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ARS Releases New Artillery in the Fight Against Fire AntsBy Tara Weaver
May 29, 1998
A microorganism from South America is the latest biological weapon against the red imported fire ant. ARS researchers and state cooperators released fire ants infected with T. solenopsae this week at sites in Hope, Ark., and Durant, Okla.
The scientists are confident that, over time, this promising biocontrol agent can reduce fire ant numbers. The ants now infest millions of acres across 11 southern states.
The pathogen, technically a microsporidium, infects ant colonies and chronically weakens them. Workers transmit the pathogen to the queen through food exchange. The disease slowly reduces her weight. She lays fewer and fewer eggs, all infected with the pathogen, further weakening the colony.
Colony elimination can take from nine to 18 months. However, in lab studies, ARS entomologist David Williams found that after three months, infected colonies were already significantly smaller than healthy colonies.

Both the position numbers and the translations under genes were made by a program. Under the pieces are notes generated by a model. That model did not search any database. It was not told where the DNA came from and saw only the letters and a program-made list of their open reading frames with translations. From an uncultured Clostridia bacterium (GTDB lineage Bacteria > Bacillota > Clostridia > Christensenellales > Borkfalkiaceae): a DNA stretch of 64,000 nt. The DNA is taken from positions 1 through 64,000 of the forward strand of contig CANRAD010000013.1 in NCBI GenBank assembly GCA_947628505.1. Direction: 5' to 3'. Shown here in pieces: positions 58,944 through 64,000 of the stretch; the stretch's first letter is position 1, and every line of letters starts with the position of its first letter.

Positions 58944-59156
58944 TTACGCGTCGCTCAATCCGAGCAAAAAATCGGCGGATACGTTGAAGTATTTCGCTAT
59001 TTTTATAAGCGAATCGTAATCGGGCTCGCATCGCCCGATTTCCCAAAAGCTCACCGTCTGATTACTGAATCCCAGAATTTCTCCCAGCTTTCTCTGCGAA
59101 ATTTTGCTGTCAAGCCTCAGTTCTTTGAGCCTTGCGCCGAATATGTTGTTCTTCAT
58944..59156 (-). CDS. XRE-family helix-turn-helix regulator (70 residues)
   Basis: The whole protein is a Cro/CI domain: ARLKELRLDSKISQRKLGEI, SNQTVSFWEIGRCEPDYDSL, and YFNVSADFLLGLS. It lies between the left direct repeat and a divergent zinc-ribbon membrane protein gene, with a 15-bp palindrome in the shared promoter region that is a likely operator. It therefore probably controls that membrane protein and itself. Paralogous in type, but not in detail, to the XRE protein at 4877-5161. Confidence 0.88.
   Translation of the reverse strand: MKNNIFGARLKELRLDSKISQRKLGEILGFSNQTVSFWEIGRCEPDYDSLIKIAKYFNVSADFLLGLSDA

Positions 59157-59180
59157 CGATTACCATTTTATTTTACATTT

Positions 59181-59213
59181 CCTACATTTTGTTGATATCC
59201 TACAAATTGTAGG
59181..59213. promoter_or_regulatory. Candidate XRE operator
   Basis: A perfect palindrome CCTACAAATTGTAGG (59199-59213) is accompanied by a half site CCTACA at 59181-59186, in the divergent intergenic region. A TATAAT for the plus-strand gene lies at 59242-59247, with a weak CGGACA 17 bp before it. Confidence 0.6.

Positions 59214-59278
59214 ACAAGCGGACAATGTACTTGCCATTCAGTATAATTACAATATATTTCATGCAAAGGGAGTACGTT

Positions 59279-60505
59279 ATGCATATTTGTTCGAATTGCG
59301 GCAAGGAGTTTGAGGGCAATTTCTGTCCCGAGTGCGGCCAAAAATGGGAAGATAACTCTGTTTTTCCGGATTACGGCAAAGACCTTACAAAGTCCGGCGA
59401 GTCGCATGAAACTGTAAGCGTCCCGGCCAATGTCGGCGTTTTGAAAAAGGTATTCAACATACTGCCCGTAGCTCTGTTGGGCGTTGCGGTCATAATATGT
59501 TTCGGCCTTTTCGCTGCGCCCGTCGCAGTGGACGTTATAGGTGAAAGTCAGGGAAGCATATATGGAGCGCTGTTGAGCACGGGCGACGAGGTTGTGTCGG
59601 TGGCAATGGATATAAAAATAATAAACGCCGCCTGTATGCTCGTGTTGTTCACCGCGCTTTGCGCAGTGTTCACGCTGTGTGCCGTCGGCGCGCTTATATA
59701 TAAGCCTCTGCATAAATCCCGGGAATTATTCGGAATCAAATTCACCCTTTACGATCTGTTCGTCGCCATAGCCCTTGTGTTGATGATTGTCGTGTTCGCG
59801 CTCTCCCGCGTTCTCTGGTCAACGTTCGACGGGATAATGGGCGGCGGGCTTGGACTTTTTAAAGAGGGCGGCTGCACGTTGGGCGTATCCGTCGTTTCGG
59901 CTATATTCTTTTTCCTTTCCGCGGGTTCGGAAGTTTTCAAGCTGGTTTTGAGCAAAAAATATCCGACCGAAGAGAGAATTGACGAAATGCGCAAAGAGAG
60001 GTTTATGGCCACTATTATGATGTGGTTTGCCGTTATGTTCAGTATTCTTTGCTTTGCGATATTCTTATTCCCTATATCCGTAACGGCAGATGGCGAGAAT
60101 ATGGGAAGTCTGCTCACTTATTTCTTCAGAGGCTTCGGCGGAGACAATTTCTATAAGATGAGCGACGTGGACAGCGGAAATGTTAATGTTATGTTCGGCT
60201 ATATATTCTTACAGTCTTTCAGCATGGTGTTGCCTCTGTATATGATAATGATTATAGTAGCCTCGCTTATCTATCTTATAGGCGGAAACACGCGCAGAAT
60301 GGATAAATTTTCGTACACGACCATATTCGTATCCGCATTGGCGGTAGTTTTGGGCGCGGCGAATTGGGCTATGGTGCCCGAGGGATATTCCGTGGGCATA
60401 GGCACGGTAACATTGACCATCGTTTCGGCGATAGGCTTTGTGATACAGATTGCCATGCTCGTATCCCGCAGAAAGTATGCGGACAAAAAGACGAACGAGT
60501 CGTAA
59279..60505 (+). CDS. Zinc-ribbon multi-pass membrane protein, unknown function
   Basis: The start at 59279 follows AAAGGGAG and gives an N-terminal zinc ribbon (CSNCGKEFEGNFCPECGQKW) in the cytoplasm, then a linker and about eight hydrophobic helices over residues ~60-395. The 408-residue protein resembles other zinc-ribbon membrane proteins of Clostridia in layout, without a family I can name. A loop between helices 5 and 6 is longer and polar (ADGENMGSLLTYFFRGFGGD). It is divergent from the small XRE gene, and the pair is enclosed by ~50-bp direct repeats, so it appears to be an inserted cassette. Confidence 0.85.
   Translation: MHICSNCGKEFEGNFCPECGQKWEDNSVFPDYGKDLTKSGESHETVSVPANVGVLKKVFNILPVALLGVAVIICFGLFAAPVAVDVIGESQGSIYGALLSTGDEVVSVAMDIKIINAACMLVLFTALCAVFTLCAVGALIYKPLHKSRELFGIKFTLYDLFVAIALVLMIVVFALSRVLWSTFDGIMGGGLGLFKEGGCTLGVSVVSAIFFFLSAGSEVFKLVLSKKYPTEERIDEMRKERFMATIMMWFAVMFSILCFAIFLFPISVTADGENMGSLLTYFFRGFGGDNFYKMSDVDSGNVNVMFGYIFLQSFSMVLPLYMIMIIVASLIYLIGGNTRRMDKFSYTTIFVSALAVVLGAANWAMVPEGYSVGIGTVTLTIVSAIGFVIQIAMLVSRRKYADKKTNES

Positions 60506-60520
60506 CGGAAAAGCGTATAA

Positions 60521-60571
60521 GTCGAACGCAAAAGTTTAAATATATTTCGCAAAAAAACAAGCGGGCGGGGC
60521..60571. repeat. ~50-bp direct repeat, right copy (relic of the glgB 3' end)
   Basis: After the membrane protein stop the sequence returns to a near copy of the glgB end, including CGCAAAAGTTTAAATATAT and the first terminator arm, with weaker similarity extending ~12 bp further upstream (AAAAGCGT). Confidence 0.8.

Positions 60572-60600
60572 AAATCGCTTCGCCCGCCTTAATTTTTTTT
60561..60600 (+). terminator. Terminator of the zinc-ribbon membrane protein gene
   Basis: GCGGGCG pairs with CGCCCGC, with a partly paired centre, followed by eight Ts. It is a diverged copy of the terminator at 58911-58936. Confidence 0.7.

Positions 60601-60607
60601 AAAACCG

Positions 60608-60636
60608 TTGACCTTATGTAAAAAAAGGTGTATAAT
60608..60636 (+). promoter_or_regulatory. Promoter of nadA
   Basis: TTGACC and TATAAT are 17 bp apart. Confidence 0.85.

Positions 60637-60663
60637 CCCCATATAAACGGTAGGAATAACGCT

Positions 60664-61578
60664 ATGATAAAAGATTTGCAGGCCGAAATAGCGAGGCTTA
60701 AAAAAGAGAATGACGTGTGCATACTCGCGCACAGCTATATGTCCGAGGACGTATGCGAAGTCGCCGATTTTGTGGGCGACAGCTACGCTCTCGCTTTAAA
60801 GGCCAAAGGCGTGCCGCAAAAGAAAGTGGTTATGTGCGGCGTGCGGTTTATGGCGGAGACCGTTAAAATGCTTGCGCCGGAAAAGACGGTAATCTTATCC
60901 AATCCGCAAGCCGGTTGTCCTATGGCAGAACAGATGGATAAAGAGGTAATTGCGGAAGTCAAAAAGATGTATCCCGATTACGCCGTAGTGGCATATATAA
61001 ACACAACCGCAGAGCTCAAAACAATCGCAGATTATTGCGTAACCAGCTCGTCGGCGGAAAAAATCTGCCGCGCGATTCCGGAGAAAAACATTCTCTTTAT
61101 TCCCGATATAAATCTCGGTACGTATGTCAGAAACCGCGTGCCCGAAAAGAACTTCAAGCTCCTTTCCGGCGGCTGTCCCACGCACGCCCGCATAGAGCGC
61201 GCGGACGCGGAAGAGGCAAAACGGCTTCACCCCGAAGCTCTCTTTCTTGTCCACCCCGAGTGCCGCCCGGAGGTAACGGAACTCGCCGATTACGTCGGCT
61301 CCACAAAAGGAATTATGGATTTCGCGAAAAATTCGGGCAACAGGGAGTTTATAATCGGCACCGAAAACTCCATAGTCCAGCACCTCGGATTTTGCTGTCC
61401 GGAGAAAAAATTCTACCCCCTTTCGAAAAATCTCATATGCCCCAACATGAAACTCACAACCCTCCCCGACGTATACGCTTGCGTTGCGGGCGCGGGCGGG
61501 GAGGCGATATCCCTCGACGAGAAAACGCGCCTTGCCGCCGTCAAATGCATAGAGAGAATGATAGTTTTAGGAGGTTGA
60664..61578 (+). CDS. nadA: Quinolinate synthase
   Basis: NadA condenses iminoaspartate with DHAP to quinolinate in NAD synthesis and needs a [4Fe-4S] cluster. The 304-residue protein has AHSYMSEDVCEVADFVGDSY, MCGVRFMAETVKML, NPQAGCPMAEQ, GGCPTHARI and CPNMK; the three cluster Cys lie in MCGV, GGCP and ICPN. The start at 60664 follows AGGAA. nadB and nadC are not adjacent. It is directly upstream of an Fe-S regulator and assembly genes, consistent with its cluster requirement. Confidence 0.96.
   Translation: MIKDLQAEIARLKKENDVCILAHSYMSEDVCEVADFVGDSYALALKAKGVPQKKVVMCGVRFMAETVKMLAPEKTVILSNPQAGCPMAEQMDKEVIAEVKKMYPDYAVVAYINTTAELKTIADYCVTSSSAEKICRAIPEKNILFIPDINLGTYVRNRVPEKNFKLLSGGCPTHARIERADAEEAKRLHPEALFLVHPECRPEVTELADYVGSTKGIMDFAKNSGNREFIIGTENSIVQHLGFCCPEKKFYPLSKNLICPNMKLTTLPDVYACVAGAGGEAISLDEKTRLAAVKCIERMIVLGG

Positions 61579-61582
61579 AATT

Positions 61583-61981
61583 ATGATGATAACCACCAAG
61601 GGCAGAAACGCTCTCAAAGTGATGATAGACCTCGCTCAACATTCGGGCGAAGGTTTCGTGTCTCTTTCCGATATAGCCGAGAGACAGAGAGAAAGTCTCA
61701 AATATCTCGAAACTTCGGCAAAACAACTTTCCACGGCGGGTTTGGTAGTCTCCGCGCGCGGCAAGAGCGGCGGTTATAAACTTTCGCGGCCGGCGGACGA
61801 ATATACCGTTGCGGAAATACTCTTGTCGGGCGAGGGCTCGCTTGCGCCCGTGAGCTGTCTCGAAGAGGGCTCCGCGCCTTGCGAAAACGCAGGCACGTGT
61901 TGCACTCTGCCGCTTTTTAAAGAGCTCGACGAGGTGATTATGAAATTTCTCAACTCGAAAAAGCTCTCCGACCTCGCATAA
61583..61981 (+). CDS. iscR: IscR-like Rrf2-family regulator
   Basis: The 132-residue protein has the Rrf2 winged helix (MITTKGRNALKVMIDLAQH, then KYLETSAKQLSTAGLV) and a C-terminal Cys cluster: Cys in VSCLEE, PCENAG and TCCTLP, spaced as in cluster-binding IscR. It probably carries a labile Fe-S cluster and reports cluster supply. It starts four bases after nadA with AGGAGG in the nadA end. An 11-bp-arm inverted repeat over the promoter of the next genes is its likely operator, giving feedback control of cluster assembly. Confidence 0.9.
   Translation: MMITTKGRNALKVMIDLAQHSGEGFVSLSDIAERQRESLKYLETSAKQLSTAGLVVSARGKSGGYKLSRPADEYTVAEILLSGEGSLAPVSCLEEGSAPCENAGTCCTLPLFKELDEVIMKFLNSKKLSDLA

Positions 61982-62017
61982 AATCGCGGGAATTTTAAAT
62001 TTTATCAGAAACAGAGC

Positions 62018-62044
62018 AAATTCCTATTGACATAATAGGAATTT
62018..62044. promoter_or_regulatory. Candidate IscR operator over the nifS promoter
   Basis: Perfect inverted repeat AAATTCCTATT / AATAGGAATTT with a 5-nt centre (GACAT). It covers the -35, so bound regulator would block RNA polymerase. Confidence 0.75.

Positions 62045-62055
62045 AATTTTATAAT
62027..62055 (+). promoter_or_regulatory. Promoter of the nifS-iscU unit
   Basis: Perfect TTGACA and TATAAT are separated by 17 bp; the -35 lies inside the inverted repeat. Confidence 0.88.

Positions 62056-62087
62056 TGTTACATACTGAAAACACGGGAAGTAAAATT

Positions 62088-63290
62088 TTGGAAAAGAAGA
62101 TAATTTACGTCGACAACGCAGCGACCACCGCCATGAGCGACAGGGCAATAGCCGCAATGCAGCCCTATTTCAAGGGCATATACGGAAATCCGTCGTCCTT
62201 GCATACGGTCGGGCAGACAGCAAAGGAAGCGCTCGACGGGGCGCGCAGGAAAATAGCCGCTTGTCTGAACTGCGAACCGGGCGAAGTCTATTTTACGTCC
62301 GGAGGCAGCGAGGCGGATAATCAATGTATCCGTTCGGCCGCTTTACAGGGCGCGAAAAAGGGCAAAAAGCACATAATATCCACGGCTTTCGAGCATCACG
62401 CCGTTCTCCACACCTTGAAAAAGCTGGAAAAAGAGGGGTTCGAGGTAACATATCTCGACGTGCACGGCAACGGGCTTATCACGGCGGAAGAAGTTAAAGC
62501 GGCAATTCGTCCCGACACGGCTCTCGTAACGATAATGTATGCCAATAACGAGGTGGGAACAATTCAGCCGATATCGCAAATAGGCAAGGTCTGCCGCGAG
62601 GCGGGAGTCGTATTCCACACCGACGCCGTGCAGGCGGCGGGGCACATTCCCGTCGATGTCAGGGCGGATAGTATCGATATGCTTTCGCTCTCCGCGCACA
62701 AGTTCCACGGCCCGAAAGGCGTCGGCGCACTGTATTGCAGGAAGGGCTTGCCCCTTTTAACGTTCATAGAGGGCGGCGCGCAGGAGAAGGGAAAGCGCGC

T. solenopsae, discovered in Brazil in 1973, is the most common pathogen found in fire ants in South America. In 1996, ARS scientists discovered the pathogen in fire ant colonies in Florida, Mississippi and Texas.
The microorganism doesn't harm plants or native ant species. After years of testing, Williams has found T. solenopsae only in red and black imported fire ants. The researchers are now working on mass-producing the pathogen.
Williams and colleagues have already released the microsporidium at test sites in Florida, along with the Brazilian phorid fly, another natural enemy of the fire ant. The researchers are hoping the pathogen and fly will act as a one-two punch against the fire ants.
Other states slated for possible limited releases of T. solenopsae include Alabama, Tennessee, South Carolina, Georgia, North Carolina, Virginia and Louisiana.
Scientific contact: David F. Williams, Imported Fire Ant and Household Insects Research Unit, Center for Medical, Agricultural and Veterinary Entomology, Gainesville, Fla., (352) 374-5982, fax 374-5984, email@example.com.